Why are Palestinians not allowed in Lebanon

Country Profiles Migration: Data - History - Politics

Rebecca Roberts

Rebecca Roberts has been working and researching in the Palestinian refugee camps in Lebanon since 1996. She is the author of the book "Palestinians in Lebanon: Refugees Living with Long-term Displacement" (2010, I B Tauris-Verlag). She advises the United Nations, governments and non-governmental organizations on policy and practice in conflict-affected regions such as Lebanon and Syria.

Palestinian refugees have lived in Lebanon for seven decades. The flight of tens of thousands of Palestinians from Syria has worsened the living situation in the Lebanese refugee camps. The presence of the Palestine refugees is viewed as a security risk by the Lebanese government and people.

Palestinian refugee camp Bourj al-Barajneh in Beirut: The refugee camps are densely populated and those that have developed spontaneously are a labyrinth of narrow streets and house entrances. (& copy Rebecca Roberts)

There are more than 450,000 registered Palestinian refugees in Lebanon, more than 50 percent of whom live in one of the twelve official refugee camps managed by the United Nations Agency for Palestinian Refugees in the Middle East (UNRWA). [1] Others live in unofficial settlements or in private homes. The largest number of Palestinian refugees came to Lebanon as a result of the establishment of Israel in 1948, further refugees came in 1956 as a result of the Suez Crisis, in 1967 as a result of the Six Day War and in 1970 and 1971 after they were expelled from Jordan. The recent influx of Palestinian refugees into Lebanon came as part of the mass displacement of the Syrian population since the outbreak of the Syrian civil war in 2011.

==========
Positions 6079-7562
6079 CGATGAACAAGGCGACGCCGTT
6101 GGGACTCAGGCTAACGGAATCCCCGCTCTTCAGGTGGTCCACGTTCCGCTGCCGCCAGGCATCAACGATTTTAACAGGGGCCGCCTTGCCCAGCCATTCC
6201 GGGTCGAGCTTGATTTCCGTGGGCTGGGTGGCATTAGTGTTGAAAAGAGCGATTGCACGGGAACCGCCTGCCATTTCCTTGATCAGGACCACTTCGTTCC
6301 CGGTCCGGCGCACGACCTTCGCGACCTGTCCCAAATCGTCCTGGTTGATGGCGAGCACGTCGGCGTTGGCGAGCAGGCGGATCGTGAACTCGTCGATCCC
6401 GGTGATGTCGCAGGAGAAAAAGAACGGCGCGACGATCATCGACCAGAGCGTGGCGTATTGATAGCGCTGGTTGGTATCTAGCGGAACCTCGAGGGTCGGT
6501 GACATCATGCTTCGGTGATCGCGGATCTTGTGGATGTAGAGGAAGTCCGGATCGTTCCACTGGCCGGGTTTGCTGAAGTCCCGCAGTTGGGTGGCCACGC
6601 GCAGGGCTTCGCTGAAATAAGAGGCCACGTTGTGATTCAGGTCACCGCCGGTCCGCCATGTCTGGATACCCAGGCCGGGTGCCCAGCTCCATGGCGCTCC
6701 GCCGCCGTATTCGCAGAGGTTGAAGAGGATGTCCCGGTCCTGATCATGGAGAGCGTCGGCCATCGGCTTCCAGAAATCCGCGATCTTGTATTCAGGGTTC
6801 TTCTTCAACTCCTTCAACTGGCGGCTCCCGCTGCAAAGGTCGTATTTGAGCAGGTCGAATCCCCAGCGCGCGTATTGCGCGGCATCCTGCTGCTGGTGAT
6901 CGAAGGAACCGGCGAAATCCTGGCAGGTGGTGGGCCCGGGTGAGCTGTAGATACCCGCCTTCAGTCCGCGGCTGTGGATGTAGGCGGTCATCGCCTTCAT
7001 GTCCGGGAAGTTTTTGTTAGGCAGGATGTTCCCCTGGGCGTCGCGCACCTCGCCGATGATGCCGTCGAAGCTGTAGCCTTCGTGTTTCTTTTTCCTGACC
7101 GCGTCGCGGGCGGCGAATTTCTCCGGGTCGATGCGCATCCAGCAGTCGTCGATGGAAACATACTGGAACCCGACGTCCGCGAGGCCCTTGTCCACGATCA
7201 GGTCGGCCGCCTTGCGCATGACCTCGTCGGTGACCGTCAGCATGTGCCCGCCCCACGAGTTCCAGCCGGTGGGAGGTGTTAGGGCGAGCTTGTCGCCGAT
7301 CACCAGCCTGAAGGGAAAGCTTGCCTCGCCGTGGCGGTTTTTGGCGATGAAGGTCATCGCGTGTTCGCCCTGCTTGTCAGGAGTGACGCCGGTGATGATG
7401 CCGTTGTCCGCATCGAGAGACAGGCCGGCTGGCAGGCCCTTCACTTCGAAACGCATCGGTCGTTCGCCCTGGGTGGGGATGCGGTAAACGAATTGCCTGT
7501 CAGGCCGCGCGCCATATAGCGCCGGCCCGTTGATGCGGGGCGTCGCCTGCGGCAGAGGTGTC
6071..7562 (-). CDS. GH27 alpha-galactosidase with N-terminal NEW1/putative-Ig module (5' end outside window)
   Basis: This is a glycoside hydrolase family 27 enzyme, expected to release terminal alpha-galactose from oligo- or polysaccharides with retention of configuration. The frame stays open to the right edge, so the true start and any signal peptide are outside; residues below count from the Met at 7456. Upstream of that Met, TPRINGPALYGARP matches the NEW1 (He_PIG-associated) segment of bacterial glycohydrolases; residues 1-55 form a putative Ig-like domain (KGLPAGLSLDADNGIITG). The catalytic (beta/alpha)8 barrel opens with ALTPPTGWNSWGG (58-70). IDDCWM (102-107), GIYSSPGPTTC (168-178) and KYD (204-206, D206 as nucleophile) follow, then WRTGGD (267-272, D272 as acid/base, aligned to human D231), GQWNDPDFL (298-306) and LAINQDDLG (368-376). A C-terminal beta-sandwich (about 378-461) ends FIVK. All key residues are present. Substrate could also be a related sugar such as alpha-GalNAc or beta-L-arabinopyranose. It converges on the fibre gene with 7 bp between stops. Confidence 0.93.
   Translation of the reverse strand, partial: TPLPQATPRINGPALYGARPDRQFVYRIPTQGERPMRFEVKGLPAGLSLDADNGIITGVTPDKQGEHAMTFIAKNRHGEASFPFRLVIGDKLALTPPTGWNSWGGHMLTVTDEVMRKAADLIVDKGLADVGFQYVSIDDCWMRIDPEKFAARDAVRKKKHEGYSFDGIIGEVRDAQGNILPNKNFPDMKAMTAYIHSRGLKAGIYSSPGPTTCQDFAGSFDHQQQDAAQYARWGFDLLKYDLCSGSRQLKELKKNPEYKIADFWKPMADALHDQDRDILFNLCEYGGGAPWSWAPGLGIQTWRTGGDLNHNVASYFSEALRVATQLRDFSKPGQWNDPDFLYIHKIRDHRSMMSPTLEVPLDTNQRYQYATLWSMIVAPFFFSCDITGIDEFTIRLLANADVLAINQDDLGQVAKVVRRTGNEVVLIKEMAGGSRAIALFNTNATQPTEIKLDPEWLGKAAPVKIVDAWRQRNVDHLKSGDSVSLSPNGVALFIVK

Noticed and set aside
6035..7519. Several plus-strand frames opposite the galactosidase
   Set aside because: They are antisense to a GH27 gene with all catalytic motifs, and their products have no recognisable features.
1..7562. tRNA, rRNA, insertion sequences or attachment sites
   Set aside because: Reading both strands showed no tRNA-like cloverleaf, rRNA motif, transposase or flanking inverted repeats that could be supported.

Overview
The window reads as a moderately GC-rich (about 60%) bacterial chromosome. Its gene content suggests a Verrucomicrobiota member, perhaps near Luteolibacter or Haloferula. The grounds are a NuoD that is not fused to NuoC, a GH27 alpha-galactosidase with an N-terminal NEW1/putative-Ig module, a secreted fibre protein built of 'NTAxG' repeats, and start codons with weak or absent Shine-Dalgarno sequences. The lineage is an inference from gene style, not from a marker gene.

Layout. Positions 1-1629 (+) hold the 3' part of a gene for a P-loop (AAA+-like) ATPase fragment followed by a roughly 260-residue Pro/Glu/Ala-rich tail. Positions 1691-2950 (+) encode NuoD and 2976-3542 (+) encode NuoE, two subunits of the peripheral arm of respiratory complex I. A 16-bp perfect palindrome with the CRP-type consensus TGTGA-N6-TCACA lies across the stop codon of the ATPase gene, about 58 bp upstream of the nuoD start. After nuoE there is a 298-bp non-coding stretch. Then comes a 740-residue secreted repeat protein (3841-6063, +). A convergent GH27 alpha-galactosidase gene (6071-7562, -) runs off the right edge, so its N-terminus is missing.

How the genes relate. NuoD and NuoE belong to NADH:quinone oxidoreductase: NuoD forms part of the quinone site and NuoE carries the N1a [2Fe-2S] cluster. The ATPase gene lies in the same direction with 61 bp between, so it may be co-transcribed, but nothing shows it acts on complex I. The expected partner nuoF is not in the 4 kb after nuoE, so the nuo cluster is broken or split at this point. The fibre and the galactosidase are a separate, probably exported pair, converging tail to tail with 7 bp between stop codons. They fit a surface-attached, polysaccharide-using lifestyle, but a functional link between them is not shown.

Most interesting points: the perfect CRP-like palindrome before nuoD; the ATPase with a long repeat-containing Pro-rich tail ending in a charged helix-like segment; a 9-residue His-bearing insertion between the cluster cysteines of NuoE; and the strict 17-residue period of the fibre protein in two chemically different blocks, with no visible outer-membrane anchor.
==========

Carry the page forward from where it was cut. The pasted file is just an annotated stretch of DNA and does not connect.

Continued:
All of these groups have a different legal status that determines their rights and access to humanitarian aid. This article focuses primarily on the Palestinians living in official refugee camps who arrived in Lebanon as a result of the conflict of 1948, as well as their descendants. He examines their socio-economic conditions and rights, the attitudes of Lebanese politics and people towards the Palestinians and analyzes how the presence of Palestinians from Syria in the refugee camps affects the Palestinians who have been living in Lebanon for decades.

UNRWA: The Aid Agency for Palestinian Refugees

The United Nations Agency for Palestine Refugees in the Middle East (UNRWA) supports Palestinians and their descendants in Jordan, Lebanon, West Bank, Gaza Strip and Syria, who became refugees in the wake of the 1948 Arab-Israeli war. The agency has been headquartered in London since 1951 and provides health care, education and care for the most vulnerable groups. It operates schools, clinics and community centers and is responsible for the provision of services in the official refugee camps, such as the maintenance of roads and sewers, garbage collection and water supply. UNRWA's mandate is renewed every three years. The relief organization is dependent on voluntary donations to support its activities. Since it was founded, it has lurched from one crisis to the next, has been operating under austerity pressure for decades and implements crisis response programs in emergency mode. In Lebanon alone it has seen two civil wars, the second of which lasted 15 years. It survived Israel's 1996 air strikes on Lebanon (known as Operation Fruits of Wrath), the 2006 war between Hezbollah and Israel, and the destruction of the Nahr al-Barid refugee camp in 2007. It is currently facing the arrival of tens of thousands of Palestinians from Syria. As a result, program and budget planning are difficult, and constant ad hoc work to provide humanitarian aid in crisis situations ties up grants that should have been used for longer-term programs.